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What a Business Plan Needs

By Edited Nov 13, 2013 0 0

Sections included in a business plan.

What is the single most important piece of starting a small business?  The one thing you need to make sure you have done correctly!  Writing a business plan is too often left until the last minute, done without proper research, or turned in incomplete, and single-handedly the reason financial institutions turn down most business applications.

When done correctly a business plan can do so much more than secure financing.  It forces people to take a look at their strengths and weaknesses.  While this is great for allowing them the opportunities to promote those strengths and develop ways to overcome the weaknesses, it may also force them to face the fact that their business is not a viable option.  For many people caught up in the passion and excitement of their ‘great’ idea the negatives fail to register.  Having to physically put information down on paper in a logical manner allows them to consider all of the variables.  This is called proving feasibility. Realizing a business is probably not a viable option before proceeding is much better than blindly going along and reaching that same conclusion after investing your life savings.  Another little realized purpose to the business plan is to provide direction.  It is like a map into the future, including alternative routes.

While every business plan is different, each one tailored to an individual business/owner some things are consistent.  Here is a short overview of the most often included areas:

A cover page that looks neat and orderly and gives a hint of what is to come gives that all important first impression. 

A Table of Contents makes the business plan easy to read.  A quick look can send the reader to exactly the page he needs.

An executive summary may be all the reader reads; therefore it becomes the most important section of the whole plan. It has to interest the reader enough to encourage them to read further.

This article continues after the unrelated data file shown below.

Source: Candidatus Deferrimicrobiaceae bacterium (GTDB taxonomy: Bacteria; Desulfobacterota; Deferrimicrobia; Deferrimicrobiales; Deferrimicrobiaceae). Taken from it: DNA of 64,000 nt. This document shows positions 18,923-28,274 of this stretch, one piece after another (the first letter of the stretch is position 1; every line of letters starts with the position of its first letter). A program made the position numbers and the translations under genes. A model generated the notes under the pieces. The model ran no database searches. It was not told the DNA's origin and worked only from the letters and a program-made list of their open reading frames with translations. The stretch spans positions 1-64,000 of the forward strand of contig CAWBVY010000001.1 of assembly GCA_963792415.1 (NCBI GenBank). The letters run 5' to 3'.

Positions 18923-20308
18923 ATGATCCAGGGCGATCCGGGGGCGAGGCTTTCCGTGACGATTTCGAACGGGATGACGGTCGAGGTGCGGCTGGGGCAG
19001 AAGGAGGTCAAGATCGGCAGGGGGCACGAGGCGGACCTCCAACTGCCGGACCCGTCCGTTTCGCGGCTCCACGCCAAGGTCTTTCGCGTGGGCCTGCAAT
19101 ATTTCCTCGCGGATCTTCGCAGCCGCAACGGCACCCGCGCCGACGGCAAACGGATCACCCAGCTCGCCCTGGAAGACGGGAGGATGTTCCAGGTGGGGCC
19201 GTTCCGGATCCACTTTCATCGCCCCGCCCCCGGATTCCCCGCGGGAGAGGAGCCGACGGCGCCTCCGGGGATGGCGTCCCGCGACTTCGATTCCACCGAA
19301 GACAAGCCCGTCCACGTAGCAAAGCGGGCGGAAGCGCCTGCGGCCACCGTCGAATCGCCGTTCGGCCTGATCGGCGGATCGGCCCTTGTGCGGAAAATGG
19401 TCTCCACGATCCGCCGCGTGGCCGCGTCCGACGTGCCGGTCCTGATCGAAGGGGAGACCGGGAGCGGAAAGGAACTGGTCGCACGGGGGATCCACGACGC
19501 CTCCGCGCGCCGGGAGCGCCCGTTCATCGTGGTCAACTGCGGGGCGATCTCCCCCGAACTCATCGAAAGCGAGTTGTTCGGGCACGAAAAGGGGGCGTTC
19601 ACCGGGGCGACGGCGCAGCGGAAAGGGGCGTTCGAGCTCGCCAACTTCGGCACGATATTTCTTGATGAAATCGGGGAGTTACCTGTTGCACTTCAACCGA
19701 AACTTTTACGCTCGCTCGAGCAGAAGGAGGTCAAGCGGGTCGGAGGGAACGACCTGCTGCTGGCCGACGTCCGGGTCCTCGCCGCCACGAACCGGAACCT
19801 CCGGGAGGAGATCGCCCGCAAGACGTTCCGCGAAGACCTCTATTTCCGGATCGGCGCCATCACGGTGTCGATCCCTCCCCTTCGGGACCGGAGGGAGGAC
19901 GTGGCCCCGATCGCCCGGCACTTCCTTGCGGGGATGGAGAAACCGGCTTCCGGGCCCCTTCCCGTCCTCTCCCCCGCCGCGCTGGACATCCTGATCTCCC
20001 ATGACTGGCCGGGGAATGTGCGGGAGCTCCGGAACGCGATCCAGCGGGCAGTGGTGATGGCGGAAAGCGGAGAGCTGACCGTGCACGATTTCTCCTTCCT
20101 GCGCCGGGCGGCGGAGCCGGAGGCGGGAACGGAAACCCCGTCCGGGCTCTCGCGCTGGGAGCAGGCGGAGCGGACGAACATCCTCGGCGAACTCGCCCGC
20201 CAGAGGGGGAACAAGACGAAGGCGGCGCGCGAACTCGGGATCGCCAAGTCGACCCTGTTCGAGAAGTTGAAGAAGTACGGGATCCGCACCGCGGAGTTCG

Company Information includes things like a history, the legal business form, and reason for establishment.

The Environmental and Industry Analysis is the section where the attention to research and detail shows.  Does the business fit recent trends? Are there any legal or political issues that may affect the business? Is the industry in demand of what your business will offer?

What Products and Services is the business going to provide?  Here is where you describe how the business will stand apart. Is there the potential for growth?

Market Research is another area where details are important.  Target markets, market trends and the competition need to be identified.  Developing a marketing plan that includes the pricing, promotion, and placing takes some time.

Manufacturing and/or Operations plans outlines needs in production.  Location, facilities, and labor force needs must be addressed.

Who is the Management Team? A  look at knowledge and skills required, compensation, training required helps get a business off to a great start.

Timelines are important because lenders want to know when you will be able to pay them back.

Are there Critical Risks that could hurt the business?  What are they?  How will the business handle them?

Exit Strategies are often over looked in a business plan.  Lenders want to know if the business has potential beyond the original owners time invested, especially if the capital hasn’t all been repaid in that time.

Financial Plans show the numbers.  Usually including three years worth of projections the following statements need to be included: Sources and uses of capitol, cash-flow projections, balance sheets, profit-and-loss statements, and a breakeven analysis.

Include an Appendix of supplemental information such as resumes brochures, advertising samples, website information, etc.

While gathering all this information is a big task, prospective business owners shouldn’t let a business plan intimidate them. Numerous templates and samples can be found online.  Assistance is available through the Small Business Association, often through your local extension service, and community colleges. If taking the class isn’t an option buying the textbook is.

If you have an entrepreneur spirit, a great business idea, and a passion for the idea, do not let a poor business plan or no business plan put you out of business before you even start.

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